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From the Editor

| November 3, 2010

“Repent, for the end is nigh!” The plaintive cry of the naysayer in the market place has in more modern times morphed into the bumper sticker, “The time is now”. Should you choose to see it, the message is everywhere – even taken up by a local insurance powerhouse in a current television advertisement featuring actor John Kani, who cautions the viewer that “there is no-one but us” to remedy current and impending global crises.

Some of us respond better to the same caveat when it’s couched in what cynics call ‘New Age-speak’. Doing the rounds in this vein is a message attributed to the elders of the Hopi tribe in north-eastern Arizona. “You have been telling the people that this is the Eleventh Hour,” it begins. “Now you must go back and tell the people that this is the Hour.”

The hour for what, some may still be asking. Andrew Harrington spelt things out in a recent Business Report article: “Ignorance and greed have left humankind facing enormous environmental and social challenges” (Hannington, A: CSR: financial load, moral obligation or opportunity? Business Report, 2010/06/10.)
Political, economic and environmental uncertainty (international and local) will most certainly have implications for your school, said every speaker at the ISASA conference held at the Sandton Convention Centre in September. From a policy perspective, reported Jane Hofmeyr, independent schools face an increasingly complex web of legislation, the unanticipated consequences of which could prove devastating for the unprepared. Nicky Newton-King, Deputy CEO of the JSE Securities Exchange, reminded the audience of school heads, bursars and governing body members that, left unremedied, the country’s generally poor education results will spell disaster for our economic future.

James Honan of the Harvard Graduate School of Education pointed out that, in the context of extreme fiscal austerity, independent schools must face parents’ low appetite for increased fees in new, creatively strategic ways. Professor Adam Habib, Deputy Vice Chancellor of the University of Johannesburg, called upon ISASA members to foster social responsibility in a consultative context to eradicate lingering perceptions of independent schools as elitist organisations that replicate social inequality. And Michael Judin, senior partner at Goldman Judin Inc., explained the impact of the King III Report on governance in independent schools. [Mervyn King himself, Chair of the King Committee in South Africa and the Global Reporting Initiative, has observed the following: “To make our economy [read schools] sustainable we have to relearn everything we have learnt. This means making more from less and ensuring that governance, strategy and sustainability are inseparable.”] (Ibid.)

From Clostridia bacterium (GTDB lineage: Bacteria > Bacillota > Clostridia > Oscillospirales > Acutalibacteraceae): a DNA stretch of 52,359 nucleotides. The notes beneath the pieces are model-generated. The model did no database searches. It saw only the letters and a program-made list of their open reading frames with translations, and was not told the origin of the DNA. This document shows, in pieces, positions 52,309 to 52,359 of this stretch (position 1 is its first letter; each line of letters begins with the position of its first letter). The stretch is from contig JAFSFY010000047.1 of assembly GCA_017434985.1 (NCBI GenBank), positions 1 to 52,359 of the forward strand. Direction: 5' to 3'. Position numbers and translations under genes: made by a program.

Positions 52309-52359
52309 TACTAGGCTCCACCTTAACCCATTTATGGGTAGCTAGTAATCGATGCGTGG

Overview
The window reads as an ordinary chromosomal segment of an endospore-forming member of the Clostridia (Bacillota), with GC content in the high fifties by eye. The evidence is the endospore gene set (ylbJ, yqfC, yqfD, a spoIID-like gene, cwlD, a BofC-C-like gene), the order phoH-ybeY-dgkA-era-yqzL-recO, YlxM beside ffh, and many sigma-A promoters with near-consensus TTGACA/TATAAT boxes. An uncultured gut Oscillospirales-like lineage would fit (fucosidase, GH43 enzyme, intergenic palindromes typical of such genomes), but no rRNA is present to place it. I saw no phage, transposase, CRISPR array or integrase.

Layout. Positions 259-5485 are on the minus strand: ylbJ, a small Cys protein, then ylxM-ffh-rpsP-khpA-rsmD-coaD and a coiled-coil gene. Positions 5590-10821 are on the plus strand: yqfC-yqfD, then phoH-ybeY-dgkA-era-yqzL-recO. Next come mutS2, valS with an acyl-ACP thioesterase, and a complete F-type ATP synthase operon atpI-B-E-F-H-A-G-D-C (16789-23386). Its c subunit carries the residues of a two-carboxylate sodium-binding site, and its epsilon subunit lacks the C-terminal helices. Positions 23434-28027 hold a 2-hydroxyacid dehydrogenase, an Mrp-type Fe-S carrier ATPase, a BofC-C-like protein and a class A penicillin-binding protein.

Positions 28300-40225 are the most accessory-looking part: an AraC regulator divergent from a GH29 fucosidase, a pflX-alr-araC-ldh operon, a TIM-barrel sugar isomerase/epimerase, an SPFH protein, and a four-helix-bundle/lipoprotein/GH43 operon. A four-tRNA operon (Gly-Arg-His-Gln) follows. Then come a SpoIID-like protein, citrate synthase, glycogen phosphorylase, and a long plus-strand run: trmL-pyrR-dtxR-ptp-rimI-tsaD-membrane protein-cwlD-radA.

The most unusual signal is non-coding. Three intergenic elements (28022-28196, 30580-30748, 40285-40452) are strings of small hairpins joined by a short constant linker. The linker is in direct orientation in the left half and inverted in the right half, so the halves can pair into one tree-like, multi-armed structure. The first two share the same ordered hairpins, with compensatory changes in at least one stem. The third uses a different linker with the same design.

One may be inclined to despondency, or worse, after hearing such messages.

Said Vanity Fair’s editor, Graydon Carter, in the magazine’s October 2010 issue, America is an angry nation. “[We don’t like] Wall Street, Google or BP, for a start. We hate Obama, Bush and Cheney. We hate big media, big oil, big China…” Here at the southernmost tip of Africa, however, there are other responses at our disposal. Said Professor Crain Soudien, Deputy Vice Chancellor of the University of Cape Town, at the conference, “At no time in history have we had such extraordinary opportunity to be acting in all of our best interests.” As leaders, educators and administrators at independent schools, we must embrace a new lexicon composed of words like ‘connection’, ‘engagement’, ‘community’, ‘sustainability’ and my personal favourite, ‘resilience’. Said the Hopi elders, “The time of the lone wolf is over. Gather yourselves! Banish the word ‘struggle’ from your attitude and your vocabulary. All that we do now must be done in a sacred manner and in celebration. We are the ones we have been waiting for.”

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Category: Summer 2010

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